Bourbon Cowboy

The adventures of an urbane bar-hopping transplant to New York.

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Location: New York, New York, United States

I'm a storyteller in the New York area who is a regular on NPR's "This American Life" and at shows around the city. Moved to New York in 2006 and am working on selling a memoir of my years as a greeting card writer, and (as a personal, noncommercial obsession) a nonfiction book called "How to Love God Without Being a Jerk." My agent is Adam Chromy at Artists and Artisans. If you came here after hearing about my book on "This American Life" and Googling my name, the "How to Love God" book itself isn't in print yet, and may not even see print in its current form (I'm focusing on humorous memoir), but here's a sample I've posted in case you're curious anyway: Sample How To Love God Introduction, Pt. 1 of 3. Or just look through the archives for September 18, 2007.) The book you should be expecting is the greeting card book, about which more information is pending. Keep checking back!

Tuesday, September 30, 2008

The Small-Hat Look

At One Man's Treasure, a vintage store in Jersey City, humoring my friend Tracy.


Putting the "Why"s in Holy Days

So wait a minute--the bailout bill didn't pass...and now the lawmakers are going on vacation for two days? For what purpose, exactly? How is anything that happens during Rosh Hashanah more important than helping out the economy?

It's times like this that being an atheist makes me feel very alien indeed. I want to explain to everybody, "Rosh Hashanah is a very nice ritual, but come on! It's not even a real new year! Do you really think God, who knows everything, observes a lunar calendar? Do you really think the world is 5,769 years old? More importantly, do you really think God thinks its more important to sit still and do nothing for two days than to help prevent millions of Americans from losing everything? And even if God thinks so, isn't he wrong?"

And then I just sigh. We're wired for ritual. I understand that. And it's meaningful and cultural and historical and it roots us and gives us community and all that. But Jiminy. At a time like this, I'd expect my lawmakers to work through Christmas or Easter, or to postpone Thanksgiving, and if some holy book didn't order it otherwise, surely we'd be skipping Rosh Hashanah too.

Anyway, I hope everyone has a great time off. I hope nothing terrible happens. But if the worst occurs, I hope those apples and honey were REALLY tasty.

UPDATE: Okay. It looks like the non-celebrating legislators ARE in fact, still at work hammering out a bailout bill. So the only thing that's been delayed is an actual vote. That's still a little silly, but it's not as crazed as I thought it was. Whew! I always feel better when human beings make sense.

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Monday, September 29, 2008

A Frank Opinion

One of the small upsides to our current financial crisis is that it's put Barney Frank, my favorite legislator, front and center on all the news networks. I don't know whether he's a great legislator or not--I imagine he's got to be good, though, if he got caught with a male prostitute and still got reelected--but I do know he's the funniest member of Congress that I'm aware of, and has been for a long time. In interviews he will swear freely, or say shocking and unsayable things. In an interview he did with Rolling Stone during the Clinton impeachment, he was asked who he likes and dislikes in his party, and he said two interesting things: first, "No one likes to admit it, but deep down all of us are basically alike" (i.e., lawyer types who liked the thrill of passing big laws). And second, asked to single out anyone for real hatred he said, "If Bob Barr was on fire, and I had a pail of water, I'd have to think long and hard about whether to put him out. I'd probably do it, but I'm sure I'd feel bad about it later."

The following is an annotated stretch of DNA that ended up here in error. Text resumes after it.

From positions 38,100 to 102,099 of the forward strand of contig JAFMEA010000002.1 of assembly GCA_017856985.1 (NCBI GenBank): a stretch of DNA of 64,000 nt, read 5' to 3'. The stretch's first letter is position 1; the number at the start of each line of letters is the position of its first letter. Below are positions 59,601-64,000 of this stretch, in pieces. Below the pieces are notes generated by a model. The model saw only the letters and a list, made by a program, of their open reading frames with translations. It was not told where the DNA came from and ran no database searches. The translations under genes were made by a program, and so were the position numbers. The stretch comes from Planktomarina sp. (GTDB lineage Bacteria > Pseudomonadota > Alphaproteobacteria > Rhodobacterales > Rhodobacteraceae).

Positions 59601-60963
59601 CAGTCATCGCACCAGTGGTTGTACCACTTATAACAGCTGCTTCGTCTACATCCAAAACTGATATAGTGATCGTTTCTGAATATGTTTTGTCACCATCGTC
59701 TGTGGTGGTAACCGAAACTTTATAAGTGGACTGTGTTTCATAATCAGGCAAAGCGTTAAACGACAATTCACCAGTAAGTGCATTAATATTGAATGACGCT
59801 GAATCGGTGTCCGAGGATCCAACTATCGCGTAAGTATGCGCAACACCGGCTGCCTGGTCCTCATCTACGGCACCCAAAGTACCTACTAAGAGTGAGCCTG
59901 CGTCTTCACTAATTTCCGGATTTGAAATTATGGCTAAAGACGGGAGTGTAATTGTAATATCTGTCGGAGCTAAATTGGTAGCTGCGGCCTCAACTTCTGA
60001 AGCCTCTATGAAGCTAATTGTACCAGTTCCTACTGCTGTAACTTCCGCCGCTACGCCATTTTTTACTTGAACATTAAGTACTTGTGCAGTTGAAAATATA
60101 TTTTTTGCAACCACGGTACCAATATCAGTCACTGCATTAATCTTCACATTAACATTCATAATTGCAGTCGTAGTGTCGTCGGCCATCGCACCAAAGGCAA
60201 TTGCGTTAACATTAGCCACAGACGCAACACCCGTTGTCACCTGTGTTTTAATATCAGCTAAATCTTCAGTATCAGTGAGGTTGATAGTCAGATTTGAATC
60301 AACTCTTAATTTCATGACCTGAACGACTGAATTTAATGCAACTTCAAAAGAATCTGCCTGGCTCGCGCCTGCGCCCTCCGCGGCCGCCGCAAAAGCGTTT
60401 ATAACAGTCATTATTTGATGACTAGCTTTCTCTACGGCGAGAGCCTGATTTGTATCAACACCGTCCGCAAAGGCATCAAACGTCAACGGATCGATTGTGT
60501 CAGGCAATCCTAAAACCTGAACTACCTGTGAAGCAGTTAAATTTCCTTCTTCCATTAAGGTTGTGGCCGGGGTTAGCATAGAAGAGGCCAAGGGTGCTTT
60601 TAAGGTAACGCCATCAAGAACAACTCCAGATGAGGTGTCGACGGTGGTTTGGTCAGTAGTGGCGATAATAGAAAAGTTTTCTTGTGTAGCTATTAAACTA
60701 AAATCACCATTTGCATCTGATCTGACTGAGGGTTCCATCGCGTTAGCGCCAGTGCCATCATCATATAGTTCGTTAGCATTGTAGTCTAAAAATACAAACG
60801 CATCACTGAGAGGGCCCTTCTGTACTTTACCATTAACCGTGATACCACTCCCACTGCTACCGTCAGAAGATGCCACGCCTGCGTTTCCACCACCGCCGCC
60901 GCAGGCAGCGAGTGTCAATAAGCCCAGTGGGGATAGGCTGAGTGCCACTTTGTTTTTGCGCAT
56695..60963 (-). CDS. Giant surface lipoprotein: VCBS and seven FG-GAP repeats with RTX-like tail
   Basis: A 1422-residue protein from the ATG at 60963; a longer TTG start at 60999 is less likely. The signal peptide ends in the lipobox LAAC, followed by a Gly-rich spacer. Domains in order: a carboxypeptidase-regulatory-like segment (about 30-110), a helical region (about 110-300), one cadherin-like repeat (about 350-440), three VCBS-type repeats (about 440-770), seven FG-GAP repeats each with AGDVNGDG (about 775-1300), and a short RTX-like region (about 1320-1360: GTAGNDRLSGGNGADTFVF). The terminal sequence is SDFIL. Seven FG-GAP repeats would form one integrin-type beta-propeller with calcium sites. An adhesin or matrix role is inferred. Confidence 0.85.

Anyway, here he is on today's bailout bill failure, after the Republican leadership blamed the failure on Nancy Pelosi's apparently partisan speech. It's an absurd excuse, and Frank is appropriately withering. It's only a minute and a half. Enjoy.


Palin-Biden: A Prediction

Everywhere I go I hear that Palin is going to do surprisingly well against Biden in the debate, that she's not to be underestimated, she's a quick study, etc.  Even given her disastrous Couric interview, hopes seem to be bizarrely high--Biden has to be careful not to seem dismissive or mean, and all she has to do is show up and seem competent.  

I expect this sort of thing from the Obama campaign, who of course have an interest in keeping expectations for Palin high.  (It's one of the most amusing things about debates: in the run-ups, you actually get to hear the campaigns say good things about their opponents for once: "He's a deadly debater!  We're probably going to get killed!  Lord a-mercy!")  And certainly Palin had an impressive debut at the Convention.   But there are a number of things I'm noticing that lead me to think it's going to be a bloodbath.

1.) She didn't show up on the news after the first debate.  Commenting on your own lead guy's performance is the only thing the vice president does in campaigns like this.  They're hired to be attack dogs.  And so far, attacking--or rather, delivering attack lines written by a Bush speechwriter on a TelePrompTer--is the only thing Palin has shown any proclivity for.  So the fact that the McCain camp didn't release this alleged pit bull on the one night everyone's expecting her to show, and the entire campaign actually let Joe Biden rip McCain apart on every news station unopposed, tells you how little confidence the campaign has in her.    They actually judged that having her not show up at all was less damaging than letting themselves be attacked unopposed.